100 Things #7: The satisfying feeling from a good show’s ending

I’m gonna offer a fair warning, don’t be surprised if this turns into a writing-related rant. It’s VERY important to me.

So you’ve just seen the last episode of your favorite show. On the one hand you’re disappointed that the thing is over, but on the other hand you’re happy at the way that it ended—there was no other way things could have gone and things just worked out so effectively.

Note that I do not use the word “well.” A lot of good finales end BADLY for the characters involved in the series. First thing that comes to mind is how Angel ended. Basically they wind up walking into the FREAKING APOCALYPSE in action, and that’s the last thing we know—but it doesn’t feel like it could have ended any differently to me.

A good ending, be it to a play, a novel, a tv program, or something else that I haven’t remembered to mention here, feels like there couldn’t have been any other way it could have ended, like this is how things were supposed to wind up ending and nothing else makes sense. A good ending feels…right, somehow. It doesn’t feel pat—things get tied up a bit too neatly to really feel authentic—or contrived—WTF, Lost-according-to-all-the-people-I-know-who-actually-stuck-through-the-whole-thing. It ends things the way they should end, with a satisfying conclusion to all the threads that were tangled and hanging (Once again, WTF, Lost etc.?)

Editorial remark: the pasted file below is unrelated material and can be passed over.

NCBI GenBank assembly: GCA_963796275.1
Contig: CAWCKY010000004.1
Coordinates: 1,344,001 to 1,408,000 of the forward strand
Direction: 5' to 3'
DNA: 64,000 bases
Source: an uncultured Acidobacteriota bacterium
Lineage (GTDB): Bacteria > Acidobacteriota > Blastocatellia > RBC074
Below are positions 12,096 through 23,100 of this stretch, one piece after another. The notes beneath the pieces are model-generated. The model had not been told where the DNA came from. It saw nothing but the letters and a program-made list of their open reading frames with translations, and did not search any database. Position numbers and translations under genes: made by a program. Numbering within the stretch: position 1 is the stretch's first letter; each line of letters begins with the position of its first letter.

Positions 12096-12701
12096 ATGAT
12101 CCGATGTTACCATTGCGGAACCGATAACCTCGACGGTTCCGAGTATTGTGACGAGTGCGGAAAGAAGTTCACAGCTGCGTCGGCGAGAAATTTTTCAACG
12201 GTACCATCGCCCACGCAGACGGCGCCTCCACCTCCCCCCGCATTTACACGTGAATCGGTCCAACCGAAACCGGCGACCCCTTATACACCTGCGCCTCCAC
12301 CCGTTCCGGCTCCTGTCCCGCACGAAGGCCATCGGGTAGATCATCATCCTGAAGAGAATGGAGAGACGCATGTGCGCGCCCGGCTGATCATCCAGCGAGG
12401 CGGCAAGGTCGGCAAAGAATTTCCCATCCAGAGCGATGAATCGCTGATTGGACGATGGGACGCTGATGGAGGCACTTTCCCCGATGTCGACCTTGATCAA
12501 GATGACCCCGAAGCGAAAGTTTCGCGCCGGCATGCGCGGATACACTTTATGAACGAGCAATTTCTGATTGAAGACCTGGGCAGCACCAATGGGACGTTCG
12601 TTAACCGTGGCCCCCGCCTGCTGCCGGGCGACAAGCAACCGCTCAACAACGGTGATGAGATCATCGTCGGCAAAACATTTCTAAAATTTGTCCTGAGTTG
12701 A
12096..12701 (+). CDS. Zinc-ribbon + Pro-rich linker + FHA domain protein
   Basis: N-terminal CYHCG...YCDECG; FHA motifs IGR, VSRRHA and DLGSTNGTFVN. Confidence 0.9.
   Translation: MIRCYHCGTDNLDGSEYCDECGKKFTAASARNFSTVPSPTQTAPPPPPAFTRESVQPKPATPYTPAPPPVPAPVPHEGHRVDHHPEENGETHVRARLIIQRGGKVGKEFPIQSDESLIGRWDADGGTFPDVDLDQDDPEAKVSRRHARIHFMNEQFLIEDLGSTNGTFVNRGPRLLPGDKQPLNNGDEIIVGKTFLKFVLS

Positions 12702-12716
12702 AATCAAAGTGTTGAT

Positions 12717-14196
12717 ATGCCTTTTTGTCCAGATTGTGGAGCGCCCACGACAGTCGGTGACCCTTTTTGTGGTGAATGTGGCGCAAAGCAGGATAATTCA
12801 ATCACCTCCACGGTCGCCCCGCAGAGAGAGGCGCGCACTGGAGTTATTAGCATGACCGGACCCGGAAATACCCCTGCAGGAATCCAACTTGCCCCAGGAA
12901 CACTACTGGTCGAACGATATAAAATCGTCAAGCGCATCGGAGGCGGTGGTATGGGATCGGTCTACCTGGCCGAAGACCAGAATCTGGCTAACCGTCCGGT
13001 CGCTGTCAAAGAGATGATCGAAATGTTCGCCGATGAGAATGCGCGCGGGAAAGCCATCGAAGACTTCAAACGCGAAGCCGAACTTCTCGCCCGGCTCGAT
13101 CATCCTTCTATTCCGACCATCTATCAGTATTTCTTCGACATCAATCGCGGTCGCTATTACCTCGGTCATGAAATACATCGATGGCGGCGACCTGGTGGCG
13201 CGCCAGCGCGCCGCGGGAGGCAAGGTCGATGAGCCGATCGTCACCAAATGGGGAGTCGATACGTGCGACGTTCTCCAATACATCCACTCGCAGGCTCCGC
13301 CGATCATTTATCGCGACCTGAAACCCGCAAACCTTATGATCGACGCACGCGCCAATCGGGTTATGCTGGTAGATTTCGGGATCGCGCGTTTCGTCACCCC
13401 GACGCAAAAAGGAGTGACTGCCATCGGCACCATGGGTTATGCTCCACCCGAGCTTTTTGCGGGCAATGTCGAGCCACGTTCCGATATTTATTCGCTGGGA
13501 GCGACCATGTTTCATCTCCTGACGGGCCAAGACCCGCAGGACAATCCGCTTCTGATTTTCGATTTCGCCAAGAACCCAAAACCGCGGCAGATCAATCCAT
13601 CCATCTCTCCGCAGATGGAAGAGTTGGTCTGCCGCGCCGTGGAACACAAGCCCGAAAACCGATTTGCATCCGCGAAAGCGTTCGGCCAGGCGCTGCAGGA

It’s important not to cheat the audience with the ending. You don’t have to pull an “and they totally all lived happily ever after and junk” where it won’t fit, and usually? It WON’T fit. It’s more important that the ending (I’m beginning to hate that word) be a properly fitting conclusion.

My favorite good ending of a TV show? …this may be a surprise to some, but I liked what they did with the anime Yu-Gi-Oh. Now granted, I saw the dub, which means that there’s almost certainly a few details I’m missing (that pilot ep…let’s just say no wonder they didn’t start with Season Zero, as it is called) but it ended…well, the ending was bittersweet, but it was proper.

Anybody else got favorite endings? Or want to rant about the ones that got it horribly, horrendously, CATASTROPHICALLY wrong? =D

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Chocolate? Bacon? Yes!

I might have a small problem to deal with. Things stress me out, I buy stuff. Usually something frivolous that, upon returning home, I wonder why the hell I bought it in the first place, as I look at my receipt and my now-smaller bank account.

Today was not one of those situations.